Internet Advertising

Internet Advertising

DOI: 10.4018/978-1-4666-0885-6.ch002
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Abstract

The ideal advertisement is one that has the best possible reach within a well-organized range of customers (selectivity) with proper possibilities of feedback and low cost. Conversely, mass communication often forces the marketer to accept high reach with relatively low selectivity and no feedback opportunities while achieving reasonable cost-effectiveness (Steptrup, 1991; Thomsen, 1996). The marketer’s challenge is to decide which medium, or combination of media, can best achieve the advertising goal for the company. This chapter provides an integrated definition of Internet advertising, describing its features and advantages. Additional discussion involves the emergence of Internet advertising, statistics of incomes, and costs. Finally, the chapter explains how marketers should select the right website for their advertising placement.
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The Internet

The Internet is the most important medium for the 21st century. The Internet consists of scattered computer networks which are linked internationally, working on global communications protocols. In 1968, the United States Defense Department established a new system called the Advanced Research Projects Agency NETwork (ARPANET). This new invention was a communications system developed to link governmental and military sites to one another. For security purposes, the Internet was designed in a way that no organization or country could have control over it.

The next step for the Internet was in academic organizations. It served the science and education fields as an electronic library for information exchange through online discussions. At first, the structure of this new medium was quite basic, utilizing mostly text. Moreover, the lack of a well-designed software system meant that the communication process was extremely slow.

In 1990, after the development of the World Wide Web by Berners-Lee, the Internet entered a new arena. This new innovation allowed users to view pictures, photos and artifacts, and also send them to each other. Using pages, websites developed rapidly, and by 1994, nearly three million web-pages had been created with informational, entertainment and advertising purposes. Due to this rapid growth, the Internet evolved from an individual environment to a commercial communications environment. By 1996, 89% of the websites belonged to commercial companies.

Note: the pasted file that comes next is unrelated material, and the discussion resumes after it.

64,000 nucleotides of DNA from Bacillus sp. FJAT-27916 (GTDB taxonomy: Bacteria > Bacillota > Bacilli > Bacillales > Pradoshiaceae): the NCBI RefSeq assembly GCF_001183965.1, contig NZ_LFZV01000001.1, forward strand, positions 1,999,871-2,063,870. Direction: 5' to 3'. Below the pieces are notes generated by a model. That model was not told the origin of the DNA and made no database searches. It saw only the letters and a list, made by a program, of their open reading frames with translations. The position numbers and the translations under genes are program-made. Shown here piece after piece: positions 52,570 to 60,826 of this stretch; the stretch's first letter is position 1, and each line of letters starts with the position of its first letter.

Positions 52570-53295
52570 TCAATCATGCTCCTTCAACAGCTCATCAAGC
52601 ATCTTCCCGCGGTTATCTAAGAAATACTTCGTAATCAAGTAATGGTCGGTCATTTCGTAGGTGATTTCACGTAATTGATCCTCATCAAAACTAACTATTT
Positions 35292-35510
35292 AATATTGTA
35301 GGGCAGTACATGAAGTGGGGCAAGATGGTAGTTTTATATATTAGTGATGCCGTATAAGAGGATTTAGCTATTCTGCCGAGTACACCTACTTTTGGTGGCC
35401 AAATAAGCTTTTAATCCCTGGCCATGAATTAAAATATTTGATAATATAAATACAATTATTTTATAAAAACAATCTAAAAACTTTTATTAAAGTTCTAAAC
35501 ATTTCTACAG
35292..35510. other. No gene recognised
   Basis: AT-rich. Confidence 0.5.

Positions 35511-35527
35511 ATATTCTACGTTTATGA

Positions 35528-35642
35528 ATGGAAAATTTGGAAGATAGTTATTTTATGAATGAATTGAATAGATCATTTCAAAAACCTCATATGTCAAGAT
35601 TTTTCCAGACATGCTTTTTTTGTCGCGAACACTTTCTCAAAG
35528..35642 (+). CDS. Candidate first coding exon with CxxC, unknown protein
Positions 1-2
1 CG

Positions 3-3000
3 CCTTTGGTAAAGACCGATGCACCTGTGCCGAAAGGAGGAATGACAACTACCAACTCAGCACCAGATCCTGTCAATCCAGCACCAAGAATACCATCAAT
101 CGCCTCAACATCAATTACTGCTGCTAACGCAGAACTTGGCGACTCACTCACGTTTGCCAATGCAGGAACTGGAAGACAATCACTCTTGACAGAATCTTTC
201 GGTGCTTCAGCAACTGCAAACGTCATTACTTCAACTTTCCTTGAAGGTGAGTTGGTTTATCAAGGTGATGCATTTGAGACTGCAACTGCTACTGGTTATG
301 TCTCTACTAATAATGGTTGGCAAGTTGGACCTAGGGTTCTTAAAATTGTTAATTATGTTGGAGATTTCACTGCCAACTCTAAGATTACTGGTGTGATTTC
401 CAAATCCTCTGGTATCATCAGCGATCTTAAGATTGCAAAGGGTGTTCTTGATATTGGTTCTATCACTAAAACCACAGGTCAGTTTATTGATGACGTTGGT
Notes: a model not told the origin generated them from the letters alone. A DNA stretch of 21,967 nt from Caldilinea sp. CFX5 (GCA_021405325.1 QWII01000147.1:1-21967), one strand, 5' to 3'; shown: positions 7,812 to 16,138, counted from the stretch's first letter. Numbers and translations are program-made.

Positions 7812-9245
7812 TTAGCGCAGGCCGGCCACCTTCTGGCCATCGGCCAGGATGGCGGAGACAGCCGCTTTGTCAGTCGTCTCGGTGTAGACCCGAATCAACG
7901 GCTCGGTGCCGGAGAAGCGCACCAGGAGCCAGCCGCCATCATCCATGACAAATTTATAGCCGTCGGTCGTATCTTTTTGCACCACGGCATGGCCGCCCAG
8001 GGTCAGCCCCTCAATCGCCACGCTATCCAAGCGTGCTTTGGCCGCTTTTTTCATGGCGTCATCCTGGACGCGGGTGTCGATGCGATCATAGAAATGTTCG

The Internet is innately a flexible medium; furthermore, it appears to be a powerful tool for the transfer of information. The advantage of flexibility allows the Internet to provide marketing communications tools such as e-mail, chat rooms, communities, forums and news groups.

The popularity and growth of the World Wide Web grew much faster than other media; five years was enough time for the new medium to attract 50 million users (Meeker, 1997). Compared with radio (30 years) and TV (15 years), this statistic reveals the incredibly fast development of Internet diffusion (Sterne, 1997). As Berthon, Pitt, and Watson highlight, “The Web is not a transient phenomenon. It warrants serious attention by advertising academics and practitioners. Statistics support this, although one astute observer recommends strongly that all estimates be made in pencil only, as the growth is so rapid. No communication medium or electronic technology, not even fax or personal computers, has ever grown as quickly” (Berthon, Pitt, & Watson, 1996, p. 44).

Nowadays, the Internet is a part of everyone’s life, and for many customers, the Web has become the major medium for consumption (Morris, Woo, & Cho, 2003). The Web is not only being realized by consumers, it is increasingly being accepted by marketers as well (Prasad, Ramamurthy, & Naidu, 2001) (see Figure 1).

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